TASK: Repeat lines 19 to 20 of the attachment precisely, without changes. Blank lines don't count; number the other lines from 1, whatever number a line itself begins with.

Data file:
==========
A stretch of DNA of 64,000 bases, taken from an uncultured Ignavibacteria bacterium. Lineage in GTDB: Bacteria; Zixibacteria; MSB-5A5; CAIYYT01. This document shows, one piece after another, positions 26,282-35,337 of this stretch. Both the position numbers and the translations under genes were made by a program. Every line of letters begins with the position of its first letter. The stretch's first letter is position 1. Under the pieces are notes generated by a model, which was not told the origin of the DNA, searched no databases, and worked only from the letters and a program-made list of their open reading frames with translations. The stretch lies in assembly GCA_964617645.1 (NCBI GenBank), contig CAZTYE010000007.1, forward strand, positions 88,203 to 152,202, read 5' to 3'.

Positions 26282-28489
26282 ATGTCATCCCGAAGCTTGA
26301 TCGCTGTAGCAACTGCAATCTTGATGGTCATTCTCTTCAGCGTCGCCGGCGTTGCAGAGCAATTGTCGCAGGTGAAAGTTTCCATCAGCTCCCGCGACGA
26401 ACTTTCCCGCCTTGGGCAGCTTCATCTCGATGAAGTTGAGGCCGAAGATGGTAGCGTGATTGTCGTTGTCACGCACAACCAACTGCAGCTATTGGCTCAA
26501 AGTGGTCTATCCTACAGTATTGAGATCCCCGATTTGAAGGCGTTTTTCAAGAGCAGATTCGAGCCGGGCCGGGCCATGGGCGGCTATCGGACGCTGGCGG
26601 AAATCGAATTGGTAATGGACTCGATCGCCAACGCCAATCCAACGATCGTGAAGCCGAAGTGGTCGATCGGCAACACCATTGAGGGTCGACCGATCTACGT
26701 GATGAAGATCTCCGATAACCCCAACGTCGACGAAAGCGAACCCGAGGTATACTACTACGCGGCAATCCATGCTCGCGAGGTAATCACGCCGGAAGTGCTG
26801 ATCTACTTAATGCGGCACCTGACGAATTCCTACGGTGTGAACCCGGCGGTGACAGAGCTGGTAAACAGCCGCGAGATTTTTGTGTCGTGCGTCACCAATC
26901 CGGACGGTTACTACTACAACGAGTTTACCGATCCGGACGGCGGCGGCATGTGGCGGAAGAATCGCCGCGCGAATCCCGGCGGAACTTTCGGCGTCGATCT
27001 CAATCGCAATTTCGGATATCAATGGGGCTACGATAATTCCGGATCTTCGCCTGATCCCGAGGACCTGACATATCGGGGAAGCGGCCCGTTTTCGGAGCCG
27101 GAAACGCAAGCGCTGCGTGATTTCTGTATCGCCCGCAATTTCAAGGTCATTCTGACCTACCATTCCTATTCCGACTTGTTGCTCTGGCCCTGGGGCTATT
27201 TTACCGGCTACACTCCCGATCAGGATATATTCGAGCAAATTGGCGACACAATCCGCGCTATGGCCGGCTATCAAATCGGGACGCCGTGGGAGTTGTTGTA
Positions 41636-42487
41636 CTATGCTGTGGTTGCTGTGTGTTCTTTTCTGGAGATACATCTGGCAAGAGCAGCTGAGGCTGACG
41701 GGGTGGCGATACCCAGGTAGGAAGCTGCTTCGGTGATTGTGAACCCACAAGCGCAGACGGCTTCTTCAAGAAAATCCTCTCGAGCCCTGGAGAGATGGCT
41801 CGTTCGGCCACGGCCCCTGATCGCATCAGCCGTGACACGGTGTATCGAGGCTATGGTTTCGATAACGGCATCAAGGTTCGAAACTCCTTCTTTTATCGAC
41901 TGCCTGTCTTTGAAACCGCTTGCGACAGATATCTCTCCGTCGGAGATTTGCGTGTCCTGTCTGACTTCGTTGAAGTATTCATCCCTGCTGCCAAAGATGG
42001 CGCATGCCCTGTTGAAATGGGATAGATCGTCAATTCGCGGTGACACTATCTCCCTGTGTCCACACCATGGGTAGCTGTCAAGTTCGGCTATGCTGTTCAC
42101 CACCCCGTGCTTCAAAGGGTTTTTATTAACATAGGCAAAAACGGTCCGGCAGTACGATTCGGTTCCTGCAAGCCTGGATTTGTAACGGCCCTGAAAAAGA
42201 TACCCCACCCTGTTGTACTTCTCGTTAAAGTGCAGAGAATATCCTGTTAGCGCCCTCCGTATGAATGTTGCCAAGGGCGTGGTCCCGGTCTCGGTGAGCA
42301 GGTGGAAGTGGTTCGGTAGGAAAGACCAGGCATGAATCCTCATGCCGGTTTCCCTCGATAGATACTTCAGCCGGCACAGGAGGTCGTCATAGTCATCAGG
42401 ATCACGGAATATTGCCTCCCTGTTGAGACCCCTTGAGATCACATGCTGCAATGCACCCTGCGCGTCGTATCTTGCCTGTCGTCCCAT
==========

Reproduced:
42001 CGCATGCCCTGTTGAAATGGGATAGATCGTCAATTCGCGGTGACACTATCTCCCTGTGTCCACACCATGGGTAGCTGTCAAGTTCGGCTATGCTGTTCAC
42101 CACCCCGTGCTTCAAAGGGTTTTTATTAACATAGGCAAAAACGGTCCGGCAGTACGATTCGGTTCCTGCAAGCCTGGATTTGTAACGGCCCTGAAAAAGA